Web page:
Furnace Checklist for Colder Weather

When cold weather arrives, it’s time to cue the furnace. Turning it on during a sudden freeze is not the time to discover there are issues. Now is the time to go over a few checklist items to make sure your heating system is primed and ready to do its job over the next few months.

 

Seal your ductwork

Before the weather gets too unfriendly, it’s a good time to go around checking for cracks or leaks in your ductwork. Loose joints can lead to a tremendous amount of energy loss, and it’s an easy thing to fix. Seal up any air escapes with mastic or aluminum tape. You could use duct tape, but it is likely to dry out and disintegrate within a year, and you’ll be repeating the effort next fall.

 

Listen to your blower fan

Whenever your blower fan comes on, you should hear a low steady hum. If you hear anything else, like a rattle or a squeak, that means something is wrong. It generally indicates that the fan blades that cool the motor and push the air are either warped or loose. This can damage your equipment over time, causing it to overheat and possibly fail. If you turn on your heating system and hear a strange noise, it’s best to have a Heating Specialties tech check your equipment.

 

Make sure registers are not blocked

It’s no good to be pushing out warm air if your registers are blocked. If your rooms feel cooler than usual, take a look at how you have your furniture arranged. Is there anything blocking the free flow of heated air? Is there any drapery that is covering a register? Do your pets like to hang out over register? Try to encourage pets to snuggle somewhere else – not only do they block the warm air flow for the room, but their fur gets into the vents and can clog them up.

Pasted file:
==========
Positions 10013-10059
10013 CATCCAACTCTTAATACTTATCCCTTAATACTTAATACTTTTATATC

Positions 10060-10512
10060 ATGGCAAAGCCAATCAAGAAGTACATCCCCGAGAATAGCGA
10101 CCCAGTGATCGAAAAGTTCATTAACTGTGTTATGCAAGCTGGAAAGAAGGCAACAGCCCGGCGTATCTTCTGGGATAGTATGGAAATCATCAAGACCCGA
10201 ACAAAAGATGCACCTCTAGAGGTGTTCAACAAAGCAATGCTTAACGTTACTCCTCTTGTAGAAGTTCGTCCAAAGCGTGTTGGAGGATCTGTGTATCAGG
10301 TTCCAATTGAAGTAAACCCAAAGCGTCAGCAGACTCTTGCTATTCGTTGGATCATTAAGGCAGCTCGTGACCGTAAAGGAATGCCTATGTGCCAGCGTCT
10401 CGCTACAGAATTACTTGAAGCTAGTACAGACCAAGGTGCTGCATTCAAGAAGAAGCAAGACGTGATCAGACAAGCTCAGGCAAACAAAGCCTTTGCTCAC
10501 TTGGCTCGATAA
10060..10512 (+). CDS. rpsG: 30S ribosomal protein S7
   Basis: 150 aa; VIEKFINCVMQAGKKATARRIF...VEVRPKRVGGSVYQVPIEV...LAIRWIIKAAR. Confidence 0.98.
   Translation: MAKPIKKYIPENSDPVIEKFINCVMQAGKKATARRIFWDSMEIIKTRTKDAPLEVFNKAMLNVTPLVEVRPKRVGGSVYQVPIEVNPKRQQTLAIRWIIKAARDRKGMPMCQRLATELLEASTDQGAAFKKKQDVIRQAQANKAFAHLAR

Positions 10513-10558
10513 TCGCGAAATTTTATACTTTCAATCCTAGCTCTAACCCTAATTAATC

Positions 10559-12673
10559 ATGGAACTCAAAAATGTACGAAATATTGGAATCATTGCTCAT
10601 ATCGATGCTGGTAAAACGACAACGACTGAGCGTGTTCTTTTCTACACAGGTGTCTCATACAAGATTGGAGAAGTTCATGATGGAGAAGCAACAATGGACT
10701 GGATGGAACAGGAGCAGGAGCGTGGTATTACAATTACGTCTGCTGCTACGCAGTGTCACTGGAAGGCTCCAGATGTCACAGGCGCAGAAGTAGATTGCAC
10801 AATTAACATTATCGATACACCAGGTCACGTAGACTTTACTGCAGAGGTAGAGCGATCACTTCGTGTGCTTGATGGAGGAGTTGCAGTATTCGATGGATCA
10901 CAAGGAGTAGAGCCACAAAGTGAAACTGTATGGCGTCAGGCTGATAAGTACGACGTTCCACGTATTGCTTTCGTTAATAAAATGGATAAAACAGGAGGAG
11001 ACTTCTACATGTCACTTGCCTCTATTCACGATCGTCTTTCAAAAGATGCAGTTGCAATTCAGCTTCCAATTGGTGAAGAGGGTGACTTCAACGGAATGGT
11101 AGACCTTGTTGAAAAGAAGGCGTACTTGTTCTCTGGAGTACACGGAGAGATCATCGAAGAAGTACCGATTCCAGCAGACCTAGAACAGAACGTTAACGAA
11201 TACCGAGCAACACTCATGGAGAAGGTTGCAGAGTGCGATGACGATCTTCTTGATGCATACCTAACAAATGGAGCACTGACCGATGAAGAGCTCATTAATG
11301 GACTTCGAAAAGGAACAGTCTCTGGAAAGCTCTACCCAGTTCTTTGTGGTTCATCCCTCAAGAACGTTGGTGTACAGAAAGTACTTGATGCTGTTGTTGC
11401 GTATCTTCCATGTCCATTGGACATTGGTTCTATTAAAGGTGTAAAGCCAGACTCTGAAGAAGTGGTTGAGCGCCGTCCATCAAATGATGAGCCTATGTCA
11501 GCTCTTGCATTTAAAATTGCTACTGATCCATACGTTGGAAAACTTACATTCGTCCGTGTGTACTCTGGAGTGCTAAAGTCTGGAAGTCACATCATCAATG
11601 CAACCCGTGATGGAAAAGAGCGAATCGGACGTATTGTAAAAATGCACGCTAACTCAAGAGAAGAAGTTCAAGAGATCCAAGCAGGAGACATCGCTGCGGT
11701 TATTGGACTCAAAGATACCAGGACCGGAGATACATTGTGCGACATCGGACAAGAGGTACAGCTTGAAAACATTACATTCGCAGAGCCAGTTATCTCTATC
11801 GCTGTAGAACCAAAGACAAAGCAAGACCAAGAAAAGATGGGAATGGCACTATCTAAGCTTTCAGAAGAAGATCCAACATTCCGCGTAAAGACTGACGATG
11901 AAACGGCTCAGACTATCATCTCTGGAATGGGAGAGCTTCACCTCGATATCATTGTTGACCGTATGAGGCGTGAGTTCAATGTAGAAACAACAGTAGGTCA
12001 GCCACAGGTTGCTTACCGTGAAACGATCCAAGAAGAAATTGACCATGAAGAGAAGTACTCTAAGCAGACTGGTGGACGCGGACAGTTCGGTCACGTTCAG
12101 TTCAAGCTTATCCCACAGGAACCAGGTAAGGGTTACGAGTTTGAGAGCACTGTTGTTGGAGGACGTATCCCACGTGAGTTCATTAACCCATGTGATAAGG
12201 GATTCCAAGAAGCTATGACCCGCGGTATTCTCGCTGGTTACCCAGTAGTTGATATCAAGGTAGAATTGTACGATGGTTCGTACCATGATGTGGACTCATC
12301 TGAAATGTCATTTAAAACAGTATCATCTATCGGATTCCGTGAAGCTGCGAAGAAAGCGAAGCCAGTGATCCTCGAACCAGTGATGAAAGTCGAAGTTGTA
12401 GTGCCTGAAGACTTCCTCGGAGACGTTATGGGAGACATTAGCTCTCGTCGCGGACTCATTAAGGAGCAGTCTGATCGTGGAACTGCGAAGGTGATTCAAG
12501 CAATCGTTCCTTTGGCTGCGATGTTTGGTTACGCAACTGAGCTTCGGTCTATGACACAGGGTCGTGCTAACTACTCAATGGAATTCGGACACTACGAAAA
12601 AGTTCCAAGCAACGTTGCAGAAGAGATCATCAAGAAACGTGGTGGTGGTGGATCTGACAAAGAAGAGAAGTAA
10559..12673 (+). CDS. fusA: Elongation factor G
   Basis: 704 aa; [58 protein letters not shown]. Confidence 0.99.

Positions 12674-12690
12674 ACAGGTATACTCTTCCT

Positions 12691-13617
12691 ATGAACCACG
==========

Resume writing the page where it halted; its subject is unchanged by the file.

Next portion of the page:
Keep those air filters clean

Manufacturers recommend changing them at least every three months, but in some circumstances they may need to be changed more often. If you have older equipment or live in a dusty area, your filters are going to get dirty faster. Also, smoking and pet fur will can clog up your air filter, too. It’s important to check regularly and have a clean air filter. Dirty air filters can lead to dirty inside air – but they can also lead to lower energy efficiency and possibly even damage to your equipment.

 

Have regular maintenance

There are things you can do to keep your furnace working at optimum efficiency – but there are some things only a trained HVAC technician can do, and a yearly tune-up is a good way to extend the life of your furnace and ensure it will work properly when you need it. Energy Star has a regular maintenance checklist which breaks down which things homeowners can do and which things are better done by professionals. Either way, it’s a good idea to have regular maintenance contract.

 

Think about updating your equipment

If your furnace is more than 15 years old, or if you have a heat pump and it is more than 10 years old, this might be a good time to consider an upgrade. The technology of today’s more efficient Energy Star models can increase your comfort while providing significant energy savings.